Should we worry about shortages due to Russian diesel embargo?


This is the second stage of the rocket: After targeting crude oil, the European embargo on Russian oil from December 5 will be extended to refined products this Sunday, February 5. They can no longer be imported by sea. There was a two-month delay when sanctions were announced in June. Objective: To consider the contracts that bind industry participants, for certain oil derivatives, with a fixed term at the end of the calendar year.

This part of the embargo, issued in response to the ongoing war in Ukraine, covers all refined products: gasoline, diesel, propane, butane, heating oil, petrochemical feedstock, and more. “However, until now France has imported in large quantities from Russia only a derivative, diesel, Slideshow Olivier Gantois, President of the French Federation of the Petroleum Industry (Ufip). For us, road transport (light vehicles, utility vehicles, heavy goods vehicles) is of primary concern. »

“The embargo on crude oil passed like a letter in the mail”

Before the conflict, France imported 30% of its diesel from Russia and 50% from Europe. So, should we worry about shortages? Absolutely not, Olivier Gantois promises: “The crude oil embargo is like a letter as refiners have time to shift imports to other regions such as North America and the Middle East. »

In his view, the same applies to the diesel import ban. “Major oil companies (Total, Shell, BP, Esso, Eni) and even Big retailers are buying more diesel from those usual suppliers with excess capacity: the Middle East, North America, and India”, he pointed out.

Guaranteed availability, barring refinery blockages

Furthermore, Olivier Appert, consultant at the Center for Energy and Climate at the French Institute for International Relations (Ifri), noted that, “France, like other members of the IEA (Ouch)At its refineries and warehouses, it must have gas oil inventories equivalent to 90 days of net imports from the previous year.. Unless we imagine, as this expert fears, “Pension Reform Opponents Block Oil Refinery”, Diesel availability seems assured.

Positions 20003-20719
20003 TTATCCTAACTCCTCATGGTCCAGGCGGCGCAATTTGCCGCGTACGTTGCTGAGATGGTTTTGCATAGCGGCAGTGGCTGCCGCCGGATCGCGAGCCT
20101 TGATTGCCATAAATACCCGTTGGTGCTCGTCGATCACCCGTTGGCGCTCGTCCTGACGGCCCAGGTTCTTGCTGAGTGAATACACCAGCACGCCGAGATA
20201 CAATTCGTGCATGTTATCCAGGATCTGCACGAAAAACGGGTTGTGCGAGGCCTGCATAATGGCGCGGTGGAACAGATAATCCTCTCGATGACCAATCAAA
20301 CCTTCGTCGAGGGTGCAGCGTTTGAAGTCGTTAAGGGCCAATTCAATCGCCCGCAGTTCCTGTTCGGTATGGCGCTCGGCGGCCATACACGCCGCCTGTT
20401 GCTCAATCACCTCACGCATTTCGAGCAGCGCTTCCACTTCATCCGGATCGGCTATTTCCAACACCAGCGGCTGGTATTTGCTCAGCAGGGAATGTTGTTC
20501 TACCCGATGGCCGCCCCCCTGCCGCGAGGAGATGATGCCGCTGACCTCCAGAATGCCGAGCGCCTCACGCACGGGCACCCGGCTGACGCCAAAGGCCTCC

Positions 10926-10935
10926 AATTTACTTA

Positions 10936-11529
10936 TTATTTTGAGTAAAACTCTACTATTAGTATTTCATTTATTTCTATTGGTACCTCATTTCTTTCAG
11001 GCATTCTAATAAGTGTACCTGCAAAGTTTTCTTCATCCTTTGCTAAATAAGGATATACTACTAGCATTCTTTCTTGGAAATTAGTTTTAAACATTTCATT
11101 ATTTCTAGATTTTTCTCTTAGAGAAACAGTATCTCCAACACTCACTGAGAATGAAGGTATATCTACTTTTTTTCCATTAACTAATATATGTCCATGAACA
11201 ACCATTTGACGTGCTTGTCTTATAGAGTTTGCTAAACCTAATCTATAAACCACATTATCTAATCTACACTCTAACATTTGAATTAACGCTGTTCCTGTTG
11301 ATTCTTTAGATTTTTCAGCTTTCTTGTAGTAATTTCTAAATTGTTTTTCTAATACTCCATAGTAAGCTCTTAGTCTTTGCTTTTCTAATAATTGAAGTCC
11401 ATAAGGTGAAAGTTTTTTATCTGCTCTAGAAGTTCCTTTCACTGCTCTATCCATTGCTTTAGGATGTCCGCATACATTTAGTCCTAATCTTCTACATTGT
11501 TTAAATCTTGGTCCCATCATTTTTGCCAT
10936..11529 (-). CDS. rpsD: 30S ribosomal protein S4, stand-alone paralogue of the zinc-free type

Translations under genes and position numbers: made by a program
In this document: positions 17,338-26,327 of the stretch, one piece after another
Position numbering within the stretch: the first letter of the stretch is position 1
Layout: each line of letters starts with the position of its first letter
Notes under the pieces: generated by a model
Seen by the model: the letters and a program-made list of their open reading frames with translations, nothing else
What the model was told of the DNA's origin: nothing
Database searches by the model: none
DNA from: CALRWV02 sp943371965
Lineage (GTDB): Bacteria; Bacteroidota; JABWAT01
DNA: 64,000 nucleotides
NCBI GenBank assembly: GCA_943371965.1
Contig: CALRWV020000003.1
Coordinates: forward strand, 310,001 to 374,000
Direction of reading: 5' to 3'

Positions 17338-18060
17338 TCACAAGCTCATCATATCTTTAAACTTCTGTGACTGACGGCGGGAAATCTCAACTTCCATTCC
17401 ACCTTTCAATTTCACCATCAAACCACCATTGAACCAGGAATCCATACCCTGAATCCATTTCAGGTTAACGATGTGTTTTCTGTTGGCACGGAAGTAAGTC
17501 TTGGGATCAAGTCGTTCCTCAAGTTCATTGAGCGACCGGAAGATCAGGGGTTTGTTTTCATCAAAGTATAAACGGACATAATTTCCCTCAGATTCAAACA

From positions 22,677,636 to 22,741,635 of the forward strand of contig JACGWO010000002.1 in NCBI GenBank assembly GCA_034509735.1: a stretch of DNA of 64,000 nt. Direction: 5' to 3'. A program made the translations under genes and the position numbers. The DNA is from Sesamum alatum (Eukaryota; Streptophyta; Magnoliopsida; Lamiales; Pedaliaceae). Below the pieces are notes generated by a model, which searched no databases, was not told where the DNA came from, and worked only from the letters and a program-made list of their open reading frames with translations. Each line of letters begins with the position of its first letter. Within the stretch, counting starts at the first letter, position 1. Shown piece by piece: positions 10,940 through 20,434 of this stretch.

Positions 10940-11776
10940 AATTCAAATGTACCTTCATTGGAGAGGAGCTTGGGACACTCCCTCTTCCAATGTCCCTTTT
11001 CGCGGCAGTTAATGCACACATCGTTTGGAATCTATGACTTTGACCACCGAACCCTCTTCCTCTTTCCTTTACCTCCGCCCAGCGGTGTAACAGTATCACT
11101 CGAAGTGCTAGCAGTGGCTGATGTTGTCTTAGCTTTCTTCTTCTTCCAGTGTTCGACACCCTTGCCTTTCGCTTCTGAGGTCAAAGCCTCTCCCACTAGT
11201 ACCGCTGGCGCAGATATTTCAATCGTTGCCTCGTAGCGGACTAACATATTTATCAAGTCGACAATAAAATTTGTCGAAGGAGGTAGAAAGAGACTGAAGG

But what about gas station prices? “Transporting diesel over longer distances increases costs, Patrice Geoffron, director of the Paris-Dauphine Center for the Geopolitics of Energy and Raw Materials. However, predicting an oil shock may be overdone because oil prices are already very high. »

Diesel € 2 per liter

In fact, the average price of diesel, which was €1.31 per liter in January 2020, is now close to €2 (€1.94 as of January 30, 2023, or 3 cents more than petrol). Fuel discounts (up to 30 cents a liter) were replaced at the beginning of the year by fuel checks for the most modest assets, and that doesn’t tell the whole story. “Even before the embargo, the market was anticipating tensions over diesel,” Watch Olivier Gantois.

Ufip president expects prices to remain high “at a high level”. Oil expert and former boss of the same group, Jean-Louis Schilansky, went further.he estimated “Diesel prices may continue to rise faster than petrol prices”. In his opinion, “could turn an increasing number of already environmentally sensitive motorists away from diesel” (1).

Implications of a possible Chinese takeover

“Development of diesel prices also depends on other factors”, explains Lionel Ragot, professor of economics at the University of Paris-Nanterre.This member of the Center for Prospective Research and International Information (Cepii) quotes “The future attitude of OPEC countries, their reluctance so far to increase production, and the evolution of the world economy”. “Slower Growth Lowers Crude Oil Prices”, he pointed out. After surpassing $120 (€110) several times in 2022, a barrel of Brent crude is now trading at $82 (€75).

“If the economy recovers, especially in China, where containment measures have been lifted, we can expect higher demand for oil and higher prices”, Advance Lionel Ragot.However, Patrice Geoffron emphasized that the situation remains “fragile”. in his eyes“We could easily see the price of barrels drop, which would pull down the price of fuel.”


Price ceilings for third-country purchases

In addition to the European embargo on crude oil and refined products from Russia, the EU has reached an agreement with its G7 allies (US, UK, Canada, Japan) and Australia to limit the purchase of a barrel of Russian oil by third countries to $60 (54.7 €) s price. For this reason, their trading companies, shipowners and especially their insurers (EU and UK companies largely dominate this market) cannot offer contracts negotiated at higher rates.

I bet no tanker would risk shipping a cargo that wasn’t properly insured. Following the same system, the European Union and the Group of Seven are also preparing to limit the price of refined oil. The European Commission has just proposed a $100 (€91) cap for diesel.

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